5 Takeaways from Historic 10-Week Columbia University Student Workers’ Strike
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The largest labor strike in the country, the longest higher education has seen in a decade, ended Friday.
After 10 weeks, nearly 3,000 undergraduates, researchers, instructors and graduate teaching assistants at Columbia University celebrated higher wages, expanded child and dental care, and greater protections against harassment and discrimination.
Over the past year, relationships between student workers and administrators became increasingly frayed at Columbia, one of the country’s wealthiest private universities with a $14 billion endowment. Many of the workers described living paycheck to paycheck, securing food stamps and public benefits to survive, with some earning just $15 an hour.
“We are thrilled to reach an agreement with Columbia after seven years of building toward this first contract. What our members achieved is impressive, but this is only the start,” Nadeem Mansour, bargaining committee member and PhD candidate, said in the Student Workers of Columbia union statement.
The newly proposed four-year contract significantly expands working protections, including:
- Pay raises ranging 6 to 9 percent for PhD students;
- Increased minimum wage for hourly research and instructional workers from $15 to $21 effective this January and $22.50 by August 2024
- $5,000 stipends for child care, to increase $500 annually
- Access to an emergency health fund of at least $300,000
- Coverage for 75% of dental premiums
- The right to outside, third-party abitration in the event of discrimination or harrassment claims
SWU members will vote to approve or reject the contract late this month, with a decision expected by Jan. 28.
But passage is not certain.
Union members are prepared to reject the contract if the University does not compensate for completing fall semester teaching responsibilities. Without the “back pay,” hundreds of undergraduates would also go without feedback and final grades in graduate-run classes.
The strike marked SWU’s second in less than a year. Previous efforts to solidify better working conditions came to a halt last spring, when members rejected the University’s proposed contract.
Below, we’ve compiled five facts to remember from the last few months of higher education labor organizing:
1. The strike solidified the role and strength of student unions in higher ed.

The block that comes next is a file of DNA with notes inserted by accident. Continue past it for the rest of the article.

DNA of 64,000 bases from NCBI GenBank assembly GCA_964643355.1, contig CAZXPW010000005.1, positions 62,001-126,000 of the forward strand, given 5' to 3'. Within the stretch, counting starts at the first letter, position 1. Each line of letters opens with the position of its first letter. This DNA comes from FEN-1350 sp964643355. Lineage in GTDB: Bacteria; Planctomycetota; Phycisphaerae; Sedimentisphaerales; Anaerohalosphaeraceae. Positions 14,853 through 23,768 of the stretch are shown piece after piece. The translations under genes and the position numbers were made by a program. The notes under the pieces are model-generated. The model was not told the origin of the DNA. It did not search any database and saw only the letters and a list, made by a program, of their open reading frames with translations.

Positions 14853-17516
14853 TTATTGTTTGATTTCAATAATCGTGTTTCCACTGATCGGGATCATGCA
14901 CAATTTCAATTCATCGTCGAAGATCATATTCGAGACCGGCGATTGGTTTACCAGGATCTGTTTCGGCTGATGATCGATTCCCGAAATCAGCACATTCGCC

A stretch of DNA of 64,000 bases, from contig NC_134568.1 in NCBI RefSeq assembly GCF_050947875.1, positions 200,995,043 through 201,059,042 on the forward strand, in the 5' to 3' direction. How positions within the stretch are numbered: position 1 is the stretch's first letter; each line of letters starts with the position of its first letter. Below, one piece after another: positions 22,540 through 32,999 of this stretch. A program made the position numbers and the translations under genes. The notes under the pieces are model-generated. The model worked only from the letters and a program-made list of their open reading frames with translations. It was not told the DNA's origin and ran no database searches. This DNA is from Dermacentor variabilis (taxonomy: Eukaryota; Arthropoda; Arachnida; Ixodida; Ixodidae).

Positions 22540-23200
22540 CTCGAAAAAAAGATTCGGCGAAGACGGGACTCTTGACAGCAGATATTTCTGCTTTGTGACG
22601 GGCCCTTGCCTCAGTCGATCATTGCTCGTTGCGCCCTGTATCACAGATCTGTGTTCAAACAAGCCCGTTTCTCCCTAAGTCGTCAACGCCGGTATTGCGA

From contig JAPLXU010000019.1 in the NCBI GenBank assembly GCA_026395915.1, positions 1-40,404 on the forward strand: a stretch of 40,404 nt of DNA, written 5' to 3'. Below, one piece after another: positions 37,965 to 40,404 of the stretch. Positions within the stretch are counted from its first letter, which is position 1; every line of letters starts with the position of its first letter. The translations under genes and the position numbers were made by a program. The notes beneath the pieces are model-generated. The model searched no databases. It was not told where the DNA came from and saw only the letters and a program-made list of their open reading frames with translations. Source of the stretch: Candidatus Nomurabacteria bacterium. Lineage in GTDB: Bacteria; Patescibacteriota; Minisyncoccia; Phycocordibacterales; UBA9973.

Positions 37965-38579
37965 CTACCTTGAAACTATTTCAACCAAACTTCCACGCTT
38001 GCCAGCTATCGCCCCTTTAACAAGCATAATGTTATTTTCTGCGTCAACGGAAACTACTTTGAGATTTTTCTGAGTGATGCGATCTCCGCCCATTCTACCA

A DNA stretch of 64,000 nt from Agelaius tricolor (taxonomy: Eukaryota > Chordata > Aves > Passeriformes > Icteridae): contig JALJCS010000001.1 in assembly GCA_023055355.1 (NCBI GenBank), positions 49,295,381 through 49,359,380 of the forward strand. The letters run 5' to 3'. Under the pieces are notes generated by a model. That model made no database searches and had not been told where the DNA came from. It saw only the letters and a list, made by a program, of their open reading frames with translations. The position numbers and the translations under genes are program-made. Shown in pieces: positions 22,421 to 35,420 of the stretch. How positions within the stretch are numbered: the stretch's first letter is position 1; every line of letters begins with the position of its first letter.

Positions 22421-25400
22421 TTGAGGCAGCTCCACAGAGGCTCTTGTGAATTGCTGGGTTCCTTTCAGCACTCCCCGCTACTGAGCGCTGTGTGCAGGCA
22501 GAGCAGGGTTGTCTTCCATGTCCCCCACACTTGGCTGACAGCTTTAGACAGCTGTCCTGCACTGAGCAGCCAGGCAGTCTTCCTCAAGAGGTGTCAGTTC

Though higher education institutions have relied on student labor for centuries, Columbia’s contract would become one of the first 10 to exist at private American universities.
It would also be the first to recognize all undergraduate teaching and course assistants.
The union’s fight resonated well beyond the walls of higher education. New York comptroller urged university President Lee Bollinger to prioritize negotiations and finalize a “fair contract” in late December, for the “greater good of New York City.”
U.S. congress members Mark Takano (D-CA), Jamaal Bowman (D-NY) and Alexandria Ocasio-Cortez (D-NY) also expressed support for striking workers.
2. Threatening emails from University admin only fueled support.
In early December, an email from the University’s human resources department stated, “Please note that striking student officers who return to work after December 10, 2021, will be appointed/assigned to suitable positions if available.”
The likely scare tactic appeared to have the opposite effect. Immediately following, hundreds showed up in protest on Columbia’s central campus, blocking entrances.
Some say the email galvanized more faculty to support the union’s plight, with roughly 100 joining in protest on Dec. 8.
“That’s part of what I think is driving more faculty to come out. It was retaliatory, it was inappropriate and it was hugely disturbing,” Susan Witte, a professor at the School of Social Work, told Ashley Wong of the New York Times.
3. Many question the legality of Columbia withholding doctoral stipends, not just salary wages, during the strike.
Doctoral students are missing roughly $8,000 — separate from teaching salaries withheld from striking — from the fall semester. The money can make or break students’ ability to pay rent, food and living essentials.
When the union voted to strike, members were under the impression that the stipends would be guaranteed given they compensate students for scholarship, not labor.
Many await word from the University, falling further into debt and possibly forced to disenroll because of the financial stress.
4. Students on strike relied on mutual aid for rent, food, child care and healthcare costs.
The mutual aid fund has raised $378,392 to date, yet split among 3,000 union members, would only make a dent in a week’s worth of food.
PhD candidates’ compensation packages were also up to $18,000 below a living wage before striking. And strike funds, made accessible through United Auto Workers, were capped at $275 weekly.
The financial strain has driven “back pay” and stipend reimbursement to the forefront of debate as the union enters its discussion period before the end-January vote.
5. This marks the end of the largest strike in the U.S. and longest higher education strike in more than a decade.
Fed up with poor wages, costly healthcare amid a pandemic, increasing tuition, mounting student debt amid a host of other woes, students organized en masse in 2021. A swell of strikes and renegotiated contracts made headlines, most notably at New York University and Harvard.
Yet the sheer length of Columbia’s strike — 65 days, which found students gathered in freezing picket lines — sets it apart from past education labor actions.
“There is no doubt that this has been a challenging period for the University, yet all who were involved in collective bargaining shared the common goal of creating a stronger Columbia…” Provost Mary Boyce said in a statement.
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